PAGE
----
HCN News & Notes

State to Fund AEDs for Municipalities, Colleges and Universities, Nonprofits

BRAINTREE — The Healey-Driscoll administration announced that more than $165,000 in grant funding has been awarded to 80 Massachusetts municipalities, public colleges and universities, and nonprofits to purchase automatic external defibrillators (AEDs) for emergency-response vehicles. This program will help increase access to this lifesaving equipment during medical emergencies, when every second matters.

An AED is a medical device used to support people experiencing sudden cardiac arrest, which is the abrupt loss of heart function in a person who may or may not have been diagnosed with heart disease. An AED analyzes the patient’s heart rhythm and, if necessary, delivers an electrical shock, or defibrillation, to help the heart re-establish an effective rhythm.

“Immediate access to AEDs is vital to someone facing a medical crisis. By expanding availability statewide, we’re equipping first responders with the necessary tools to provide lifesaving emergency care for patients,” Gov. Maura Healey said. “This essential equipment will enhance the medical response for cardiac patients across Massachusetts and improve outcomes during an emergency event.”

The funds were awarded through a competitive application process conducted by the Office of Grants and Research, a state agency that is part of the Executive Office of Public Safety and Security. The FY 2024 AED grant program was open to all Massachusetts — with priority given to those with populations of 20,000 or less — as well as public colleges, universities, and nonprofits with emergency-response vehicles.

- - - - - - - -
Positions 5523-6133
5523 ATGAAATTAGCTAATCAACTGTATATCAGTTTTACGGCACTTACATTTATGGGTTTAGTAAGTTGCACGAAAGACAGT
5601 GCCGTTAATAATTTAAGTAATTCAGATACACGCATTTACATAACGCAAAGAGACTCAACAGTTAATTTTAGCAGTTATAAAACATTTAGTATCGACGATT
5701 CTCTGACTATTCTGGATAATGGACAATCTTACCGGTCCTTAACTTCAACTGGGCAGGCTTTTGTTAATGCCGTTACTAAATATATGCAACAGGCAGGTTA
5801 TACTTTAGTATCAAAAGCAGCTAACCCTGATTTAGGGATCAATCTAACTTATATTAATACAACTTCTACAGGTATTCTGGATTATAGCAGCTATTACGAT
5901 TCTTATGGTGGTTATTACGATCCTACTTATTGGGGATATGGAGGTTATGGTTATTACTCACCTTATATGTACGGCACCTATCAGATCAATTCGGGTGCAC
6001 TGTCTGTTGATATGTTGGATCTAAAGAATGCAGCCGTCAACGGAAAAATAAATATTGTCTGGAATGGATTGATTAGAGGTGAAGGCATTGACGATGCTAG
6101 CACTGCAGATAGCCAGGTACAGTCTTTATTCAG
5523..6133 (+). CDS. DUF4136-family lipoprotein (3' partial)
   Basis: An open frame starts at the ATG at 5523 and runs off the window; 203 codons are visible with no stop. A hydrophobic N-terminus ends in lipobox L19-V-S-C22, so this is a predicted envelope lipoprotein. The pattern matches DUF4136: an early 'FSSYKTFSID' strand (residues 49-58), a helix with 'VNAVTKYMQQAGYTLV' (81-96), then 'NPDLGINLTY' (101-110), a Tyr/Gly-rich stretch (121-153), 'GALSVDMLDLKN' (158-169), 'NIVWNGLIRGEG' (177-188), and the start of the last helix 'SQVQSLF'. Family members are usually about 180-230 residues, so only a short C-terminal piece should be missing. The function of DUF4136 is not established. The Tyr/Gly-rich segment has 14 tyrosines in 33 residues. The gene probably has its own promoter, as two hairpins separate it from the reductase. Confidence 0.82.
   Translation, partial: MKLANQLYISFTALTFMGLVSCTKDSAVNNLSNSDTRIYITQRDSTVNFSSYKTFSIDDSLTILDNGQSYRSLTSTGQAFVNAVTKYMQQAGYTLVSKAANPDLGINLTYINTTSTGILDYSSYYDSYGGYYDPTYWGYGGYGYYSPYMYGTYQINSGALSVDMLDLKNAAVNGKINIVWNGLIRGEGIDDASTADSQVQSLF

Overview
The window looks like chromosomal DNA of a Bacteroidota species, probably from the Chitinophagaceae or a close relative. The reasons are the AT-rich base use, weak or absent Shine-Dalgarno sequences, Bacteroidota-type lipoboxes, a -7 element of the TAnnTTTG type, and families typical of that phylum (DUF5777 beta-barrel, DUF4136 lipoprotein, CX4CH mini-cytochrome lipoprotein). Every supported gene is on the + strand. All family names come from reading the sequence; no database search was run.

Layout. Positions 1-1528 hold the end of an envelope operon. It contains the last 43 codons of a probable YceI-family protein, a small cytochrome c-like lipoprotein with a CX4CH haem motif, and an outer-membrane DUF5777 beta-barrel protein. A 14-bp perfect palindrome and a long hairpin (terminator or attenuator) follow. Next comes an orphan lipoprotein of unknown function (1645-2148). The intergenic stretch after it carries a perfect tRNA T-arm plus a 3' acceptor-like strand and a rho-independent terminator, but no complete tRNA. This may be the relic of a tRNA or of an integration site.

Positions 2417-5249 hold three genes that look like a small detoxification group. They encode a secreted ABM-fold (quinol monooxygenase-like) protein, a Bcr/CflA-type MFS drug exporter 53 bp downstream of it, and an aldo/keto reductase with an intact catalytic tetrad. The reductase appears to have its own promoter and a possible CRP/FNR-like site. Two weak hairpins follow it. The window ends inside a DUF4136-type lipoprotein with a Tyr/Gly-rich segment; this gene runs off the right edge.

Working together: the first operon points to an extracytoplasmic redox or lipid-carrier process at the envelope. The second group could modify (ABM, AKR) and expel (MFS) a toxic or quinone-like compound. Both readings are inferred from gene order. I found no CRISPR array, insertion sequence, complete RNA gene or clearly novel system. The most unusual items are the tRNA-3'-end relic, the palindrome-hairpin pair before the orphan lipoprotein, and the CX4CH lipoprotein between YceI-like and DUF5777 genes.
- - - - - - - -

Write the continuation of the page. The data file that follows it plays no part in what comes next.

Eligible applicants were invited to apply for funding of up to $2,500 to purchase one AED for an emergency-response vehicle that is either not currently equipped with an AED or requires a replacement device. A total of $165,084.70 will be distributed to 58 municipalities, 13 public colleges and universities, and nine nonprofits serving communities across Massachusetts. Click here for a full list of recipients and amounts.

“This state-funded program places lifesaving equipment in the hands of our first responders so they can administer care in emergencies,” Secretary of Public Safety and Security Terrence Reidy said. “We cannot predict when someone will need help, but our first responders must have the essential tools at the ready when it does happen. These grants represent an investment in public safety and the well-being of Massachusetts communities.”